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no sleep for you

Woke up about 0400 and couldn't get back to sleep, so I read for a while, had pizza for breakfast, and now that the coffee has taken effect, I have a little catching up to do.

Tom Maguire (among others) points and laughs at Mary Bucholtz, a UC Berkeley linguist who wastedspent the last 12 years researching the nature of nerds, somehow managing to avoid attending any SF conventions in the process or even crossing the campus to meet the archetypal nerds in the engineering school. Anyway, what inspires all the hilarity is Bucholtz' insistence that nerdiness is a reaction to the "dominant" whigger culture, an expression of "hyperwhiteness". This will no doubt come as a shock to all the black, Chinese, Hmong, Indian, Korean, Latino, Singaporean and Vietnamese nerds out there who thought they were just being good students with a preference for different literature genres. Once again I am reminded of Camille Paglia's comment that most feminist seem hell-bent on proving the old slur that women can neither think nor write - nor, apparently, do serious research. Fortunately, this study is likely to be taken seriously only by that dwindling tribe that still pays attention to what the New York Times has to say...(Instapundit)


On a less (bitterly) amusing but more instructive note, Rachel keys off a post by Our Girl in Chicago and offers a list of five fictional series.

OGIC and Rachel both listed mainstream series, but since most of what I read is SF/fantasy, that's mostly what you're going to get here.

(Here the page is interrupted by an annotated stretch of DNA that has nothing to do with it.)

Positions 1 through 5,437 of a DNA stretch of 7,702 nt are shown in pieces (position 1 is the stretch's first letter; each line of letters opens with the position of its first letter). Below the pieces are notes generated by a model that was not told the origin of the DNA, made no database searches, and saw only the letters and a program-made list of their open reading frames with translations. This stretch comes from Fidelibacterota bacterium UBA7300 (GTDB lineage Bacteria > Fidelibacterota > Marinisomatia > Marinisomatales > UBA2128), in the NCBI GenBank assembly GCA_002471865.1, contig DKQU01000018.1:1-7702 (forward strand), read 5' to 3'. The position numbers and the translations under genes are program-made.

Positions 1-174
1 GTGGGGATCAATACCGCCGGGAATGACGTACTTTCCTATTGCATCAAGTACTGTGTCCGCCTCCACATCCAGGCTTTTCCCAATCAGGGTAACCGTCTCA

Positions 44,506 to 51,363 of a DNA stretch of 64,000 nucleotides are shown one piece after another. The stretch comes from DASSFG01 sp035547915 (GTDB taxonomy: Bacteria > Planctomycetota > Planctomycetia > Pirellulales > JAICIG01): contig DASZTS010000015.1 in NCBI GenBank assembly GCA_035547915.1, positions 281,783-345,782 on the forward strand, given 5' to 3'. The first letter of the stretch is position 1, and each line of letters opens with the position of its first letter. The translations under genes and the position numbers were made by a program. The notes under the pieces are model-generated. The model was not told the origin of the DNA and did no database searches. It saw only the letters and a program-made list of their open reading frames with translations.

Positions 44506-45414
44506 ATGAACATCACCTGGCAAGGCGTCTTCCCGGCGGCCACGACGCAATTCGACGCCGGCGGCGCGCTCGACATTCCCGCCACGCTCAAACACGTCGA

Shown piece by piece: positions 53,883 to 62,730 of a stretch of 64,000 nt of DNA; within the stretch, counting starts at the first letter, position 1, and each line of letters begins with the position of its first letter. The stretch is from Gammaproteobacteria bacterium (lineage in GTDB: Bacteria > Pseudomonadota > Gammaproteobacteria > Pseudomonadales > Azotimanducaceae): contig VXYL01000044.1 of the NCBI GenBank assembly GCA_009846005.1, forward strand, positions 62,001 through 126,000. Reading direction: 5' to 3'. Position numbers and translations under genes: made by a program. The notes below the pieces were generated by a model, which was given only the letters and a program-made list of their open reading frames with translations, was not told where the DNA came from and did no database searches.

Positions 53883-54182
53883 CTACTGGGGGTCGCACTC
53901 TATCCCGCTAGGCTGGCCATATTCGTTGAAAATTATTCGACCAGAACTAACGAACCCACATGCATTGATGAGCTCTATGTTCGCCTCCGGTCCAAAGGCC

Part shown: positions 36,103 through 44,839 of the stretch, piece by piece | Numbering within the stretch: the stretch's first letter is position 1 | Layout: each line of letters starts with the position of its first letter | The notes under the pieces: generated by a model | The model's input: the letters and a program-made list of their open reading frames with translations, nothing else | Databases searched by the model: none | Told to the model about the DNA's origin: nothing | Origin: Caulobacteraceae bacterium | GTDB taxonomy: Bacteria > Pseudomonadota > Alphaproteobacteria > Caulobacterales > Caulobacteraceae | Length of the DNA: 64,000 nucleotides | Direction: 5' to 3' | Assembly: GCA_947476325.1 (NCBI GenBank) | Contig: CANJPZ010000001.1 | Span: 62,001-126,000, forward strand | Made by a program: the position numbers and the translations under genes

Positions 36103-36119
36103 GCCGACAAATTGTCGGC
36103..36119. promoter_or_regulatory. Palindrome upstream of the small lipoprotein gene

1. Alistair Horne's history of the Franco-Prussian Wars. Germany unified under Bismarck and the Hohenzollern king of Prussia in 1871, and for the next century Germany would be at the epicenter of three world wars. Horne's three magisterial volumes (The Fall of Paris, The Price of Glory and To Lose A Battle) examine French, British, and German society in detail and yet are extremely compelling and readable. I've read a fair amount of history covering this period, and nobody else -particularly the overrated Barbara Tuchman - comes close to giving you the emotional feel of the times that Horne does.

2. David Drake's Hammer's Slammers. Yeah, it's the 11th ACR in Vietnam, but this time with powerguns, fusion powerplants, and a totally hardnosed pragmatism about the mission that makes some people write off the series as "carnography". There's a lot more to it than that. Drake moved the portrayal of future soldiers forward from the black and white of Gordon Dickson's Dorsai and the helpless victims of Joe Haldeman's Forever War into a brutal reality a lot of people weren't comfortable with. If you define heroes as ordinary people rising to the occasion and doing extraordinary things, Hammer's regiment is full of heroes - but they're far from stainless.

3. John Ringo's Legacy of the Alldenata. Ringo is arguably one of the heirs to Drake's legacy in the combat SF subgenre, and the series that begins with A Hymn Before Battle shows its bloodline rather strongly. Ringo's books lean more toward the technothriller side, with their equal stress on politics, the secret war behind the shooting war, and the actual combat itself against the all-conquering, all-eating Posleen that resembles nothing so much as World War I's Western Front on a global scale. Not for the weak of liver, as our Klingon friends would say.